This “The Best…” list is focusing on two types of map-making sites on the web.
One type allows you or your students to add personal, historical, and/or information and observations to a basic world or local map. Creating maps online at these sites can be excellent learning activities for English Language Learners and all students. “Markers” or “push-pins” can indicate with text and images places visited and routes taken on a field trip; battles fought in a war; key milestones in the life of a student or a famous figure; highlighting key natural disasters around the world — and these are just a few examples.
The other type of map-making site is geared more towards the visual portrayal of demographic information. The information used in these sites is sometimes contributed by users of the site. For purposes of this list, though, and for the type of activity that is more likely to be done by my students, I’m primarily interested in sites that allow students to easily create maps representing data that is already accessible on the site. Students can then either take a screenshot or embed the map in a teacher/student blog or website, and then write their own analysis of the information portrayed.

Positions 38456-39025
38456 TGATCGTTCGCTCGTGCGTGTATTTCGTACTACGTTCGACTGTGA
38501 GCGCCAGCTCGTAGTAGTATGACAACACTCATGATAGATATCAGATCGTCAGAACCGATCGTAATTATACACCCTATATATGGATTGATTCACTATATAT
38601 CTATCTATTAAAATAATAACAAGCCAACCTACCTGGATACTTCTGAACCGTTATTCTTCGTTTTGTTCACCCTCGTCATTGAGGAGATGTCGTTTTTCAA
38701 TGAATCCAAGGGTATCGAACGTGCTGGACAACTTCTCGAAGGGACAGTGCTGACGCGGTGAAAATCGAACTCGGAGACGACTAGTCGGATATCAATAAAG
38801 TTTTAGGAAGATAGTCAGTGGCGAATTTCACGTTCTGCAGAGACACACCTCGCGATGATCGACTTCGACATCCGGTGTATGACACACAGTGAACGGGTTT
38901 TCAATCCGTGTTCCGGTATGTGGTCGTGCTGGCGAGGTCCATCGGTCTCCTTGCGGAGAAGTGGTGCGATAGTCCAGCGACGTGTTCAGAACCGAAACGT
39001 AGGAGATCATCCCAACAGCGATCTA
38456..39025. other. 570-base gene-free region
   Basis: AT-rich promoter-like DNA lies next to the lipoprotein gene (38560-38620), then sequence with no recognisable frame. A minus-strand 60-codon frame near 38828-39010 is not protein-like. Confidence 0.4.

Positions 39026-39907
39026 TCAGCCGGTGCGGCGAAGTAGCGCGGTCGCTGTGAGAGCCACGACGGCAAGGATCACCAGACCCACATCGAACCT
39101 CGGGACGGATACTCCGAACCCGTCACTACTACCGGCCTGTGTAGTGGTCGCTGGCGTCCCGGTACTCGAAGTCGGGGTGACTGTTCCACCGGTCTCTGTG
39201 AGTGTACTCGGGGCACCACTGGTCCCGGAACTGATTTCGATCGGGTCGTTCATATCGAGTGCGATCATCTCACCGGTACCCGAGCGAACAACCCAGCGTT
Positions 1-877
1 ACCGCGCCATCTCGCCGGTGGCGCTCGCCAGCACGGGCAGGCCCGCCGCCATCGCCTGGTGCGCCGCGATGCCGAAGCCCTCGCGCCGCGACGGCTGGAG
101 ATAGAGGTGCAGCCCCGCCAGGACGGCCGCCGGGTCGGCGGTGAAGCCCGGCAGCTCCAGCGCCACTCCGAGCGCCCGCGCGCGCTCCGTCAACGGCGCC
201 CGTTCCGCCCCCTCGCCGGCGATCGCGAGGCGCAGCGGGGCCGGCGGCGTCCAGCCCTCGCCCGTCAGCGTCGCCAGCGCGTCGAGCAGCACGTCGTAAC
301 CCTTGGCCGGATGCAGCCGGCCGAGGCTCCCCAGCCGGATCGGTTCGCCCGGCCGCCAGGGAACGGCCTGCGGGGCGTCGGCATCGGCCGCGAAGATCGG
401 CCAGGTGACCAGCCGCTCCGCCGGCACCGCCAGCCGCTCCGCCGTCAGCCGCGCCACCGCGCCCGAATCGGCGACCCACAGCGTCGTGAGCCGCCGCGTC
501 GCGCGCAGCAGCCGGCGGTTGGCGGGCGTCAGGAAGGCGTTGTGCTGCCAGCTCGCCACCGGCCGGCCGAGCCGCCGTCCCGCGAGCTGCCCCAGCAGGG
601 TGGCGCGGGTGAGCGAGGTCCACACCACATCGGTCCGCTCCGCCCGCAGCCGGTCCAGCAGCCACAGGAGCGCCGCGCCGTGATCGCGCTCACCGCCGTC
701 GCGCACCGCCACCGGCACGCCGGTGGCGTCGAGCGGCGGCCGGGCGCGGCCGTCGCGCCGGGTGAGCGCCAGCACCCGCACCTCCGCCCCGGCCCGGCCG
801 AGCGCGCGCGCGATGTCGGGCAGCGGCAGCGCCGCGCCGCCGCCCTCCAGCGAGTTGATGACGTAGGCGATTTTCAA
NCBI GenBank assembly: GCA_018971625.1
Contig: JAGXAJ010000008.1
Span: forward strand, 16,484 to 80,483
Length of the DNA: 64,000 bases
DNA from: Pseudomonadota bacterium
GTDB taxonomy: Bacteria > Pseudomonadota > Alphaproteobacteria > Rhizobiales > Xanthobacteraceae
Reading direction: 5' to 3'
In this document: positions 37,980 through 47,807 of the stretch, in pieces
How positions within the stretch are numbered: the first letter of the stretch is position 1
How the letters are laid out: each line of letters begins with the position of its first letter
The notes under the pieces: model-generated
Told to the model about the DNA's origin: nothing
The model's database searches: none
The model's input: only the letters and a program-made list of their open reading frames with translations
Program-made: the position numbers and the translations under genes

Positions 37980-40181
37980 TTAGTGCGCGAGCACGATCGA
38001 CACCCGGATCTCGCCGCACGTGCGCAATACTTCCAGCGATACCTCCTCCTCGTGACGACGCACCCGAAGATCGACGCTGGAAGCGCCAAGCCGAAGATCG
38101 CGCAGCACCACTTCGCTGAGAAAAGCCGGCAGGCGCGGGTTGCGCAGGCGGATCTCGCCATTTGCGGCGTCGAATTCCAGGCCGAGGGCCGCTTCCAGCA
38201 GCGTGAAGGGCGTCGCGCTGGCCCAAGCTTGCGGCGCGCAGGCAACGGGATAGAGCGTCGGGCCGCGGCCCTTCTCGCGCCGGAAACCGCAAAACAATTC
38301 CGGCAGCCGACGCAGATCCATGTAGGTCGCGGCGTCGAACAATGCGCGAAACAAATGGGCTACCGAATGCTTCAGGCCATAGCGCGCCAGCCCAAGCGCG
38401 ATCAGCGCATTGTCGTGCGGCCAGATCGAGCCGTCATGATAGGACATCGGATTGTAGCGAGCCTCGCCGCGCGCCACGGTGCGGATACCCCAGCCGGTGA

The key to making to making either kind of map-making activity work, I believe, is the accessibility of the map-making application. There are a ton of map-making sites out there, but I think many of them are far more complicated than they need to be.
In order to make this “The Best…” list, the first kind of map-making site I described must be easy to use, allow any image to be inserted quickly from the Web (except for one), and host the completed map with a link and/or allow the map to be embedded.
For the second kind, the site must be easy to use and have a fair amount of data already available to users of the site.
Sites Where You Can Add Personal, Historical, Or Information And Observations To A Map
To tell the truth, for my purposes and the purposes of my students, I really can’t find substantial differences between the sites listed here (except, perhaps, the fact that some allow you to draw on them — but I don’t think that’s a real big deal). They all meet the stated criteria. The primary difference, it seems to me, is that some require registration and others do not. I tend to favor the ones without that requirement just because it makes things a bit easier for students.